Copyright © 2007 Elsevier Inc. All rights reserved.
Short-term changes in bilateral hippocampal coherence precede epileptiform events
Ralph Meiera, b, , 1, , Ute Häusslera, b, c, 1, Ad Aertsena, b, Colin Deransartc, Antoine Depaulisc and Ulrich Egerta, b
aBernstein Center for Computational Neuroscience Freiburg, Hansastrasse 9a, 79104 Freiburg, Germany
bNeurobiology and Biophysics, Faculty of Biology, Albert-Ludwigs-University, Schänzlestrasse 1, 79104 Freiburg, Germany
cU836 Inserm-Université Joseph Fourier-CEA, 2280 Rue de la Piscine, BP 38041 Grenoble Cedex 9, France
Received 16 April 2007; revised 6 June 2007; accepted 20 July 2007. Available online 1 August 2007.
The mesial temporal lobe
epilepsy syndrome (MTLE) is the most common form of focal epilepsies.
MTLE patients usually respond very little to pharmacological therapy
and surgical resection of temporal brain areas is mandatory. Finding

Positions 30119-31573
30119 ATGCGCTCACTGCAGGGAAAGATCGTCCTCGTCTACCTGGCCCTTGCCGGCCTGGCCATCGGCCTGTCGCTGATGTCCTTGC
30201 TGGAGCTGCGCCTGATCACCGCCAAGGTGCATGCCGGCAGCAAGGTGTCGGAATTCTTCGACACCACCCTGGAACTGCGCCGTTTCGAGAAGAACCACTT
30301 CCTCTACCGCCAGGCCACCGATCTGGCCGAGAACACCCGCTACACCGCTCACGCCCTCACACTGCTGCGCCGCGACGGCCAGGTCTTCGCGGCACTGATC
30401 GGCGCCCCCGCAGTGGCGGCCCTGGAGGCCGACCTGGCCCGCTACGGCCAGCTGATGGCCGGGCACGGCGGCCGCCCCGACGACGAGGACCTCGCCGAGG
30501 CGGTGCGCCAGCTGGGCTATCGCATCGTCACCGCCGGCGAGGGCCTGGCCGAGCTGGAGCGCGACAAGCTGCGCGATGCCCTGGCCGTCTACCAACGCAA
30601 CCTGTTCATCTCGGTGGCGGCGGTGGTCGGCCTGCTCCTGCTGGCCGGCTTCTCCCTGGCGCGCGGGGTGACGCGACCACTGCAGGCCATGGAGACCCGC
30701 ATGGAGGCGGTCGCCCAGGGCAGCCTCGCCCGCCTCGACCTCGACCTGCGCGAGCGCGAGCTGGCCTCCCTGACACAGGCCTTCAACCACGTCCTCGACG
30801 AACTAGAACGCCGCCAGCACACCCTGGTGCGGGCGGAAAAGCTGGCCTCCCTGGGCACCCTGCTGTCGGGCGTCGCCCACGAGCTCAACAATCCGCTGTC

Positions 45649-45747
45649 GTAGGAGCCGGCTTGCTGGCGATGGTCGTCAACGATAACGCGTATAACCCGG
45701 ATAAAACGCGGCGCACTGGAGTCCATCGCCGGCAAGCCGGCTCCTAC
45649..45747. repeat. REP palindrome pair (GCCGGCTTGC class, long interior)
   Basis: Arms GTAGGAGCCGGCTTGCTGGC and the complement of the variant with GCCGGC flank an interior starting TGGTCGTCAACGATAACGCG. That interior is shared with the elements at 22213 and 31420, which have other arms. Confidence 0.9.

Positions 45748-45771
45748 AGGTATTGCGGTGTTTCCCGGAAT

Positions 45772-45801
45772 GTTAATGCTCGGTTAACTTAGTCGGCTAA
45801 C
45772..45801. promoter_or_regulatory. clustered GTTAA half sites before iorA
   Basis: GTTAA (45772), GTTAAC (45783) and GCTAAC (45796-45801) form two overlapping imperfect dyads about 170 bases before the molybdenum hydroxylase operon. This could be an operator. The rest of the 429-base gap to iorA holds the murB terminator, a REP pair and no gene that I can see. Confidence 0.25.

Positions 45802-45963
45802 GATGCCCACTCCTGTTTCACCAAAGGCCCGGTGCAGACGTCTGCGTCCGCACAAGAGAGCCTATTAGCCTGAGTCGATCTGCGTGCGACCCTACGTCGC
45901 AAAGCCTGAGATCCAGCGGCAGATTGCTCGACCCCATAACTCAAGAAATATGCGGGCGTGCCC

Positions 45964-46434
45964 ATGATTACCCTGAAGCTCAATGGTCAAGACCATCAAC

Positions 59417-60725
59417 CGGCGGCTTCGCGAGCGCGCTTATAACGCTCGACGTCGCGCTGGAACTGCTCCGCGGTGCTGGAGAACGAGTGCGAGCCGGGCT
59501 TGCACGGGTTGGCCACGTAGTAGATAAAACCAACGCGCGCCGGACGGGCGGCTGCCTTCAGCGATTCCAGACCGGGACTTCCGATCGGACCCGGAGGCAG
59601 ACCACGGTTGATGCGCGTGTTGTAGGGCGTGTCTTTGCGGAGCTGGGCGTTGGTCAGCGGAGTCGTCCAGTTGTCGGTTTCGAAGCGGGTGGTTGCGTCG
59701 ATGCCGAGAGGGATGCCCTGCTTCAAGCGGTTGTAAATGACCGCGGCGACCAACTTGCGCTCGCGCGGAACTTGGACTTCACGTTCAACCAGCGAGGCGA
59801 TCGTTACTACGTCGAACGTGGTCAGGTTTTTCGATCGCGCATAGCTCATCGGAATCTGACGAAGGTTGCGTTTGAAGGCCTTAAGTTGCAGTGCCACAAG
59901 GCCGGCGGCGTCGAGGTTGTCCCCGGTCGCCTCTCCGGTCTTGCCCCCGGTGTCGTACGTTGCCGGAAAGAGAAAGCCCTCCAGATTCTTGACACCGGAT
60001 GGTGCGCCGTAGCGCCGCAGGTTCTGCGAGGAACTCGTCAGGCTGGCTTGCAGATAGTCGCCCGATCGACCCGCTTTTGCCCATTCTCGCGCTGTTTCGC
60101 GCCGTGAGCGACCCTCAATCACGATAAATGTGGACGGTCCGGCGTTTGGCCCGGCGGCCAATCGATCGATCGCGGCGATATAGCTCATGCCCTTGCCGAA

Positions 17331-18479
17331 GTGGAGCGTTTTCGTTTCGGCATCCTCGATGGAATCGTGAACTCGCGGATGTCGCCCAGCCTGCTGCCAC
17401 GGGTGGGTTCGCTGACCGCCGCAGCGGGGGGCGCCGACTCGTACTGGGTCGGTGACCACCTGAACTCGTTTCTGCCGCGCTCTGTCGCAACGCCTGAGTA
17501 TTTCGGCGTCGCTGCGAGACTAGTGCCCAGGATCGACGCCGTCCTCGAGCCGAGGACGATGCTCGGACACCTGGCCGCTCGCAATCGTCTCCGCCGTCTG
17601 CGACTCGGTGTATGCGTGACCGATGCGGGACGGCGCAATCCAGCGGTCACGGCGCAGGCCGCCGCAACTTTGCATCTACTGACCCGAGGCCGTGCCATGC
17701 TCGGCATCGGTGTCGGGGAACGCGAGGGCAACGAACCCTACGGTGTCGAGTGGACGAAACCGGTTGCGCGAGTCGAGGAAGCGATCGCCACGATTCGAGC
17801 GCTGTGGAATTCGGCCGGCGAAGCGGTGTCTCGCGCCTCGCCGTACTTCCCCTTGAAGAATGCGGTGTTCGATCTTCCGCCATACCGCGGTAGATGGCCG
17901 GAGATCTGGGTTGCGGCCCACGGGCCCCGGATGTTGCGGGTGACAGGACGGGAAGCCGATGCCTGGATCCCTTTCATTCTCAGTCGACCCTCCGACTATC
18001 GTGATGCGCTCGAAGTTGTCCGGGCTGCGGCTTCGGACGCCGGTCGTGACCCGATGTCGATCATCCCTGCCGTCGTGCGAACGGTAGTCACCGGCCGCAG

less invasive therapies than resection of the sclerotic hippocampus
requires knowledge of the network structures and dynamics involved in
seizure generation. Investigation of the time interval immediately
preceding seizure onset would help in understanding the initiation
mechanisms of the seizure proper and, thereby, possibly improve
therapeutical options. Here, we employed the in vivo
intrahippocampal kainate model in mice, which is characterized by
unilateral histological changes, resembling hippocampal sclerosis
observed in human MTLE, and recurrent focal seizures. In these
epileptic mice, population spikes occurred during epileptiform events
(EEs) in the ipsilateral, histologically changed hippocampus, but also
concomitantly in the contralateral, intact hippocampus. We studied
synchronization processes between the ipsilateral, sclerotic
hippocampus and the contralateral hippocampus immediately preceding the
onset of EEs. We show that coherence between the two hippocampi
decreased consistently and reliably for all EEs at 8 to 12 s
before their onset at high frequencies (> 100 Hz), without
changes in power in these bands. This early decoupling of the two
hippocampi indicates the time range for cellular and network mechanisms
leading to increased excitability and/or synchronicity in the tissue
and thus ultimately to epileptic seizures.
author. Bernstein Center for Computational Neuroscience Hansastr. 9A,
79104 Freiburg i.Br., Germany. Fax: +49 761 203 9559.1
Both authors contributed equally to this work.